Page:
Front of the Class: How Tourette Syndrome Made Me the Teacher I Never Had, by Brad Cohen

When Brad Cohen was growing up in the 1980s, few people had even heard of Tourette Syndrome.  None of his family and friends, not even Brad himself, understood why he burst out with loud noises at inappropriate times, or jerked his neck suddenly, or felt an overwhelming urge to knock his knees against things.

School was especially hard for Brad.  His teachers had trouble understanding why he could not keep still and quiet.  The other kids mocked and mistreated him.  Even after he was finally diagnosed with the neurological disorder called Tourette Syndrome, it was an uphill battle to get people to accept him as he was.

With the help of a compassionate principal, Brad discovered that the key to helping people accept him was to educate them about Tourette’s.  Throughout the rest of his school days and years at college, he asked each new teacher to allow him a few minutes on the first day of class to introduce himself and explain about Tourette’s.  He always mentioned that he was open to talking about it and answering questions.  Many people did ask questions, and Brad’s natural friendliness and enthusiasm won them over quickly once they understood his situation.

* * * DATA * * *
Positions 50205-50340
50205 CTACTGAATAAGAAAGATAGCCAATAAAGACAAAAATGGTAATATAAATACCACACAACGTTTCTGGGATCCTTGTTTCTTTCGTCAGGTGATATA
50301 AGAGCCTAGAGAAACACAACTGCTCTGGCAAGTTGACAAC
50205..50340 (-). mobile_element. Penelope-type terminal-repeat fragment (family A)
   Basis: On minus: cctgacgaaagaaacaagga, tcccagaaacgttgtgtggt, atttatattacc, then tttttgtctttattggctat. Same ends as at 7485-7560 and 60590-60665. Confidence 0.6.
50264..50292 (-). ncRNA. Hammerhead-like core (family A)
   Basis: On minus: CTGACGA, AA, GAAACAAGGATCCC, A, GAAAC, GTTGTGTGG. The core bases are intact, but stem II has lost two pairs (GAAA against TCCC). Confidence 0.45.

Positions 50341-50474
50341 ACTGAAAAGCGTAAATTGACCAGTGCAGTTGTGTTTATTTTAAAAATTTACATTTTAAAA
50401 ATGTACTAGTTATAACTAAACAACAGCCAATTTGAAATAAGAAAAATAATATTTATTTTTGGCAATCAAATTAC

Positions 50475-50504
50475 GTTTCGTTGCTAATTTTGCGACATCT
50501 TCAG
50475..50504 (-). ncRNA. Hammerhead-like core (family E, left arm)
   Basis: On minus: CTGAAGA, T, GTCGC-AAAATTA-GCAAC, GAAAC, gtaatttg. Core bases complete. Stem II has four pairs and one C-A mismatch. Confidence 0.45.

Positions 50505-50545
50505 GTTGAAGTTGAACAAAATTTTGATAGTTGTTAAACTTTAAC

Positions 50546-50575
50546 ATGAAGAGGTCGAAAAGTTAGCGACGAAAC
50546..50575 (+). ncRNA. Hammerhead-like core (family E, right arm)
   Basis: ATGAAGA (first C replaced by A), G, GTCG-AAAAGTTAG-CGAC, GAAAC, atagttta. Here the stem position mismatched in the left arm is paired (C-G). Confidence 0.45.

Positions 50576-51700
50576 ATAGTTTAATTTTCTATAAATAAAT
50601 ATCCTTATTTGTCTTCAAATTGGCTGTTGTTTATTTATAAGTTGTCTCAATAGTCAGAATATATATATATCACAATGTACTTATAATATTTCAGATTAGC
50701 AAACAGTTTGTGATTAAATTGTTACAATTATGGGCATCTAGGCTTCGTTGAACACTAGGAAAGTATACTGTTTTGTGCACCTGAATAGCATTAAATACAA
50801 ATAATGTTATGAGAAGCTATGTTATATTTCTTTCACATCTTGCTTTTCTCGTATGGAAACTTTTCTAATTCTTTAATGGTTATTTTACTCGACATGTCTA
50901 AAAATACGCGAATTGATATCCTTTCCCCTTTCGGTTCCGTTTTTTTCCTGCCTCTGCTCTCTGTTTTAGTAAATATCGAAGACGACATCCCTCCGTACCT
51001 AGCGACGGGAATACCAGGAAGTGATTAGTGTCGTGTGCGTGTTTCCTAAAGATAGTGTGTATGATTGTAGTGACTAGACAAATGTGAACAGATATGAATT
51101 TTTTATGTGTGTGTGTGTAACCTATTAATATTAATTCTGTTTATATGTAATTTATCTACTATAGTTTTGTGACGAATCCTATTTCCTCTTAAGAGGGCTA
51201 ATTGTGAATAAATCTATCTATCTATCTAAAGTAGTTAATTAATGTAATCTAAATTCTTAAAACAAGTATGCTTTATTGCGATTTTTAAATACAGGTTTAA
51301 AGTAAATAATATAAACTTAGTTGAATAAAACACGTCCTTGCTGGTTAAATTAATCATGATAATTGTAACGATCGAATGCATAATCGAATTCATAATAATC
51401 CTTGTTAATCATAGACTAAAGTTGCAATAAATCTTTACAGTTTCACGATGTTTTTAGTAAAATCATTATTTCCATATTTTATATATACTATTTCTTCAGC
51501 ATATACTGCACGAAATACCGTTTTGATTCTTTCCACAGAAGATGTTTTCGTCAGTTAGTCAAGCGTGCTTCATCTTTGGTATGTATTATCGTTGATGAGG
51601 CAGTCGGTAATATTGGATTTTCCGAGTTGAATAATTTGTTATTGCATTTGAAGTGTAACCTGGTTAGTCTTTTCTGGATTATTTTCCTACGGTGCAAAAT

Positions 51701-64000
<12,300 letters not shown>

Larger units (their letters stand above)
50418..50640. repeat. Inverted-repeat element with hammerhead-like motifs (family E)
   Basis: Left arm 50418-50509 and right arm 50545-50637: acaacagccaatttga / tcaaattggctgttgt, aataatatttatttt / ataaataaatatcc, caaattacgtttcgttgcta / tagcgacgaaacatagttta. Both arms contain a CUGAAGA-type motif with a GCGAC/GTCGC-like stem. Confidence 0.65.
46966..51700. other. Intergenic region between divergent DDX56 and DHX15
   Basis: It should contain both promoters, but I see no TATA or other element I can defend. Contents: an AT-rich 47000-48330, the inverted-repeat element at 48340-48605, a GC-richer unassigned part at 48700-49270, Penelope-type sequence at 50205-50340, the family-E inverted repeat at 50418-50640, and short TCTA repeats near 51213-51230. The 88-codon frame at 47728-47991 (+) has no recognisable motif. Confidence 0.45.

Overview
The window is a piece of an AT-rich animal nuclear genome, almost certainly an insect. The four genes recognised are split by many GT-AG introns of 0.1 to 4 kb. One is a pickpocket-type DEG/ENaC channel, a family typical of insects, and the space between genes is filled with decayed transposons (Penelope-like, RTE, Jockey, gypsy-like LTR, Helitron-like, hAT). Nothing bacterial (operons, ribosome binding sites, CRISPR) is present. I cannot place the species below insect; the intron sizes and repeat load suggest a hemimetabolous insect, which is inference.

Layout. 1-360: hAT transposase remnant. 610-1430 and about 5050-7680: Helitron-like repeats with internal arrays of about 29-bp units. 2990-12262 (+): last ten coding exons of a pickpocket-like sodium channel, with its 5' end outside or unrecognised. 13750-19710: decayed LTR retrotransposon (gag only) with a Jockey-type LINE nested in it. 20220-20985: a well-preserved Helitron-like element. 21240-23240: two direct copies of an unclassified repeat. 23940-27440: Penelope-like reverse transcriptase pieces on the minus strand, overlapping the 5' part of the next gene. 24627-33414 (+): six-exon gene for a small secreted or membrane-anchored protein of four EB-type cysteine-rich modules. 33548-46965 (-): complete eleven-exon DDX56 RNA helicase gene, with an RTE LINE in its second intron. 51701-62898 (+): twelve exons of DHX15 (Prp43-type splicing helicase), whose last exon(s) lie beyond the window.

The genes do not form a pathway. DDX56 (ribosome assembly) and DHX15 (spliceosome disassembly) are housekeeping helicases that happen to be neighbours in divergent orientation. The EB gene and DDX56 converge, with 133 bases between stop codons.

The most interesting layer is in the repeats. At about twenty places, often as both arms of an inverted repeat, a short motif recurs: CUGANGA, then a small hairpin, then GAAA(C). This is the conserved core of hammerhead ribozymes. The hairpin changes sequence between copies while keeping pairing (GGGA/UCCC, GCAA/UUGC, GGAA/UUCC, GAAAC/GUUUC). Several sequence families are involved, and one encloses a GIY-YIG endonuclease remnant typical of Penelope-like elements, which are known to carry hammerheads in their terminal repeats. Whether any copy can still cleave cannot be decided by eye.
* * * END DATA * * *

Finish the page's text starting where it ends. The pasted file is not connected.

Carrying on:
Having seen the positive effects of educating people, Brad decided to become the teacher he had never had—one who meets his students where they are and gives them lots of acceptance and approval, no matter what their difficulties.

It was not easy; one principal after another turned him down, and the familiar heartache of rejection made him want to give up, but he kept going.  Finally, the twenty-fifth principal to interview him decided to look beyond the Tourette’s at the incredibly motivated and well-prepared person Brad was and is.

Mountain View Elementary School in Atlanta, Georgia, was so impressed with their new teacher that they nominated him for a state-wide teachers’ competition, which he went on to win.  The kids loved him.  Once they got the idea that Brad could not stop his “barking” and muscle tics—it was like blinking or sneezing, he explained—they just accepted them as part of their fun-loving, energetic teacher.  Whether he was dancing on his desk when his kids got 100 stars on their chart or making a giant bubble big enough to sit in by using a fan and a huge piece of plastic, he was always coming up with creative ideas to keep their young minds engaged.

This story is an inspiration to all of us who have ever faced a problem, difficulty, or disability that stands in the way of our dreams.  Brad Cohen is living proof that we can find a way if we keep on trying.
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